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Archive for Wednesday, August 31, 2011

Tonganoxie-based Purple Heart Veterans Foundation being sued for trademark infringement

August 31, 2011

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Kansas Department of Corrections mug shot of Andrew Gruber, a Tonganoxie man who founded two nonprofit organizations, the Purple Heart Veterans Foundation and Kids vs. Cancer.

Gruber spent six months in prison, stemming from a felony theft conviction in 2000. Gruber pleaded guilty to stealing a rental car, and he was originally sentenced to probation and restitution. However, Gruber violated his probation when he did not make payments toward the $11,000 court-ordered restitution, and he missed several court appearances. His probation was revoked in 2004 and that's when he was sent to prison.

Kansas Department of Corrections mug shot of Andrew Gruber, a Tonganoxie man who founded two nonprofit organizations, the Purple Heart Veterans Foundation and Kids vs. Cancer. Gruber spent six months in prison, stemming from a felony theft conviction in 2000. Gruber pleaded guilty to stealing a rental car, and he was originally sentenced to probation and restitution. However, Gruber violated his probation when he did not make payments toward the $11,000 court-ordered restitution, and he missed several court appearances. His probation was revoked in 2004 and that's when he was sent to prison.

A Tonganoxie-based nonprofit, the Purple Heart Veterans Foundation, has been sued in federal court by the Military Order of the Purple Heart — founded in 1932 — for trademark infringement, according to documents obtained by the Journal-World.

The lawsuit, which was filed Friday in U.S. District Court, is the latest of potential issues with the charity highlighted in recent weeks by a Journal-World investigation.

The lawsuit’s main allegations against the Purple Heart Veterans Foundation include:

• “Repeated use of the Purple Heart trademark in a misleading manner to divert consumers by attracting them through confusingly similar names and logos.”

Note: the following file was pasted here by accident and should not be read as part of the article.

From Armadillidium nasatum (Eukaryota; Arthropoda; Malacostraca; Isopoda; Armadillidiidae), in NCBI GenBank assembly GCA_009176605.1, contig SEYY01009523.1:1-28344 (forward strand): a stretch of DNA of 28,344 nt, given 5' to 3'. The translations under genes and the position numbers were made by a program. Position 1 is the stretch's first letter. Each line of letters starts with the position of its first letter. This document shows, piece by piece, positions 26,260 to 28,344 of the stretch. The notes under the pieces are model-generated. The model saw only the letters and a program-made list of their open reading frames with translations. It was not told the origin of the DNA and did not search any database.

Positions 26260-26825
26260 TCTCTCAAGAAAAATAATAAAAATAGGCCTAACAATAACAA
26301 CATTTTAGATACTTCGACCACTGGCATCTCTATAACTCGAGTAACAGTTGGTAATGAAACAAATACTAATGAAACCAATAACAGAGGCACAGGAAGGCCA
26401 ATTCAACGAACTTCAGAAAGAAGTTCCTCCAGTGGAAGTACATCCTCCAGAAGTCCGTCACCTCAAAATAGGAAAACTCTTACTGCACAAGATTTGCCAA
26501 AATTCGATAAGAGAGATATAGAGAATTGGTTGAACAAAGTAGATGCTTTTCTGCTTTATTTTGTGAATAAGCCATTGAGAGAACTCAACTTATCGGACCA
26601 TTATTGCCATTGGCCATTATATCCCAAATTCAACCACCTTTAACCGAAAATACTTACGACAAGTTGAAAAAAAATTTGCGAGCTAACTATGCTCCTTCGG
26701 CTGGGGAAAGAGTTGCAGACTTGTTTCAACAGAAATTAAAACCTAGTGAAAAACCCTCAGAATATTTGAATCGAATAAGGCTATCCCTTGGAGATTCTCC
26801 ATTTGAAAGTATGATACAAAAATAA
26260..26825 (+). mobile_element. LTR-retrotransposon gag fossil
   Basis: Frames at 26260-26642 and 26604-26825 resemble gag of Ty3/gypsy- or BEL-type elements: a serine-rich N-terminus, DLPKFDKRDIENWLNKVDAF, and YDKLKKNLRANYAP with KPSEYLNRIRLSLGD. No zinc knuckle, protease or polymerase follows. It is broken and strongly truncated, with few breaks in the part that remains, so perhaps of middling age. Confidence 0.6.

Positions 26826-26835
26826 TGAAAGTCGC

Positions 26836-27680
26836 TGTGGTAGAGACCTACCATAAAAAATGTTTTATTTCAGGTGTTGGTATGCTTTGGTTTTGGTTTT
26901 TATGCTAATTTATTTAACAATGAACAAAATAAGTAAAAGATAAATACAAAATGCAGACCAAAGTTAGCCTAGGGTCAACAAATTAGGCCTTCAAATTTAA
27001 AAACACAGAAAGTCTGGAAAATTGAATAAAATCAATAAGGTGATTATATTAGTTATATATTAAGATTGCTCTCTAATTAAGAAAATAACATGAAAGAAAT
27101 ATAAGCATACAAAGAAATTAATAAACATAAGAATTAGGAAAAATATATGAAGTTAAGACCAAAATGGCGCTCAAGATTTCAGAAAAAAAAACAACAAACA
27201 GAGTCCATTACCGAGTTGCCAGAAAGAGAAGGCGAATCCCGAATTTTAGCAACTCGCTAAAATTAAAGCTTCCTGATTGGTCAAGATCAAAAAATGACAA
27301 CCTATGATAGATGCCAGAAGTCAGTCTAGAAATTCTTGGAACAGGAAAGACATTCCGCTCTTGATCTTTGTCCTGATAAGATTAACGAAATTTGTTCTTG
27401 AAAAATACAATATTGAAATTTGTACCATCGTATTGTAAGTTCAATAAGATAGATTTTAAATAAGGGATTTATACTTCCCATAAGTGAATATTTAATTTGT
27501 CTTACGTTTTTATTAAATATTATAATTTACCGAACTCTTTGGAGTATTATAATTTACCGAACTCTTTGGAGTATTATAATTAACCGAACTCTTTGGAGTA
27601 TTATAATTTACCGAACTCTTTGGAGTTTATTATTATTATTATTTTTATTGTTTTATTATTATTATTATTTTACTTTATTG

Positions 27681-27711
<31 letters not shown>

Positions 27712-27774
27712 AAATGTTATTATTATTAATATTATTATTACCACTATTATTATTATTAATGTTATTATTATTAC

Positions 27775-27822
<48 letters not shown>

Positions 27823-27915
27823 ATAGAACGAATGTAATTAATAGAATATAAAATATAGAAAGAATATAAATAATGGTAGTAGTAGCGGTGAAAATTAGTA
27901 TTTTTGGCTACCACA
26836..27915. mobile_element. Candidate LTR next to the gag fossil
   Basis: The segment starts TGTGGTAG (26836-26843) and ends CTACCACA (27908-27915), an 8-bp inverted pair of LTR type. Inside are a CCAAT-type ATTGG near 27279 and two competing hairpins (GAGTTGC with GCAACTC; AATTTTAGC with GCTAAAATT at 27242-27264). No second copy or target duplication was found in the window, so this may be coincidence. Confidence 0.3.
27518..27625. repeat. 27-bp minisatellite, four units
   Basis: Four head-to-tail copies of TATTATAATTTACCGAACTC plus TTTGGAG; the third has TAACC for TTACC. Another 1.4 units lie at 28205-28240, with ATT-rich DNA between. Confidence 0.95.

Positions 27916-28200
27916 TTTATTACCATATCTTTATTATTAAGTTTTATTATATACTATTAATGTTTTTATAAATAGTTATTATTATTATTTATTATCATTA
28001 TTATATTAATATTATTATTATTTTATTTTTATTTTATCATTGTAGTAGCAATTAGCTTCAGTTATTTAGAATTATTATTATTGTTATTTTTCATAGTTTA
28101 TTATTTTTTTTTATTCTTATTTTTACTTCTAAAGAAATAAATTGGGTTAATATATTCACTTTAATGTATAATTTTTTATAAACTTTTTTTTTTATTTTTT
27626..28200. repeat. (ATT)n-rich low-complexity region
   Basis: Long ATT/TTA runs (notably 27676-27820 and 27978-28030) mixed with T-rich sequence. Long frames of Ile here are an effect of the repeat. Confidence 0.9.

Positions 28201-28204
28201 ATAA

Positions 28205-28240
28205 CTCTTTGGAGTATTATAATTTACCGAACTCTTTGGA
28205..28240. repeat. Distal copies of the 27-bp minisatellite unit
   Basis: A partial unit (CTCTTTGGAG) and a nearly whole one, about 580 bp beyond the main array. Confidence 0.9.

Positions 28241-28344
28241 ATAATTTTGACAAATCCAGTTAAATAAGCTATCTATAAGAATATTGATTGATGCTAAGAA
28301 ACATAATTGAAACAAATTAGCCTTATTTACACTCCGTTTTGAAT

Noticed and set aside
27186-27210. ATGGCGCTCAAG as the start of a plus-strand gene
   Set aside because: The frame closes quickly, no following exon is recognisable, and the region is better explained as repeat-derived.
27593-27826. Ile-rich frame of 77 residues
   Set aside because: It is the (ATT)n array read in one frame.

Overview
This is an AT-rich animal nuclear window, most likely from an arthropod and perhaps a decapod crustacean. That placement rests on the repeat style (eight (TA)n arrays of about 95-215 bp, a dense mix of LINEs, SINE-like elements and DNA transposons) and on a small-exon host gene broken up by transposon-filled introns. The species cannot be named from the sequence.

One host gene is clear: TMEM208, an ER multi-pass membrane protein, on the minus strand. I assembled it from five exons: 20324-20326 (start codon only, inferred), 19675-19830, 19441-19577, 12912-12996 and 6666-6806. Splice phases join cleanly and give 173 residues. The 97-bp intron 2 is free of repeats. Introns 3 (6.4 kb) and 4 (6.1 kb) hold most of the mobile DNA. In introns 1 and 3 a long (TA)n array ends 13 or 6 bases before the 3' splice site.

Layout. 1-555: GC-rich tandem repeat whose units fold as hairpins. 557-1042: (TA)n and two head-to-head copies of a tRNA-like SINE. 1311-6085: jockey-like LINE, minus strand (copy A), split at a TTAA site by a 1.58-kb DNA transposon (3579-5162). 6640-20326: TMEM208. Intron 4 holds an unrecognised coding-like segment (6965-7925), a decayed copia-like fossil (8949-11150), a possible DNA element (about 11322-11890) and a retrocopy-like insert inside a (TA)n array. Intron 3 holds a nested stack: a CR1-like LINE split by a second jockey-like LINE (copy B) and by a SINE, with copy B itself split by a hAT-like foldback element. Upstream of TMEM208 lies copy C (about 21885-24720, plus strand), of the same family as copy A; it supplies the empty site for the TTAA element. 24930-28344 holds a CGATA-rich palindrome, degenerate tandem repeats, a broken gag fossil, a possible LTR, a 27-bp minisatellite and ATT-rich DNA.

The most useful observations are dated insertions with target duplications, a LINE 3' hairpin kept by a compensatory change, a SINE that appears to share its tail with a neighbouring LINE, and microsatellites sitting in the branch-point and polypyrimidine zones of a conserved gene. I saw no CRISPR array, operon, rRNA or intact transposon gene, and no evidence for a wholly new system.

• Usage of “the website www.purpleheart-donations.org to advertise their services and to collect money.”

• Usage of the “Purple Heart trademark to draw attention from people entering large retail stores such as Walmart and has then used the trademark to further solicit in person donations from such people.”

The lawsuit seeks a permanent injunction against the nonprofit from using the Purple Heart name and registered logos. The Military Order of the Purple Heart is being represented by the Kansas City, Mo.-based law firm Berkowitz Oliver. Attorneys involved in the lawsuit were not immediately available for comment.

Several analysts from nonprofit watchdog groups expressed concerns about the local charity and its director, Andrew Gruber, in two recent Journal-World articles. Analysis of the foundation’s IRS documents showed that only 11 cents of every $1 donated to the group — which has been seen soliciting donations in front of a local Walmart and Dillon’s store — actually goes to support armed services veterans. In addition, Gruber spent six months in a Kansas prison after pleading guilty to stealing a rental car. Gruber had also been paying a fundraising company, run by his brother Scott Gruber, who also had several criminal convictions.

Gruber had stopped responding to Journal-World inquiries, but discussed the lawsuit and his foundation on Wednesday.

Gruber said he wasn’t aware of the Military Order of the Purple Heart when he founded his organization in 2009 and didn’t intend to deceive anyone with his organization’s soliciting and marketing practices.

He’s aware of the lawsuit, and he said that because his nonprofit has few financial resources he expects he’ll soon dissolve the foundation. Gruber also founded another nonprofit, Kids vs. Cancer, which is operated by another brother, Steven Gruber, in Texas. Andrew said that he plans on transferring leadership of that organization to Steven.

The Kansas Attorney General’s Office had been contacted by the Journal-World, as the office has the authority to file a restraining order against a nonprofit if anyone involved in soliciting funds has been convicted of theft. Jeff Wagaman, spokesman for the attorney general, said his office was aware of Gruber’s case but would not make any further comments.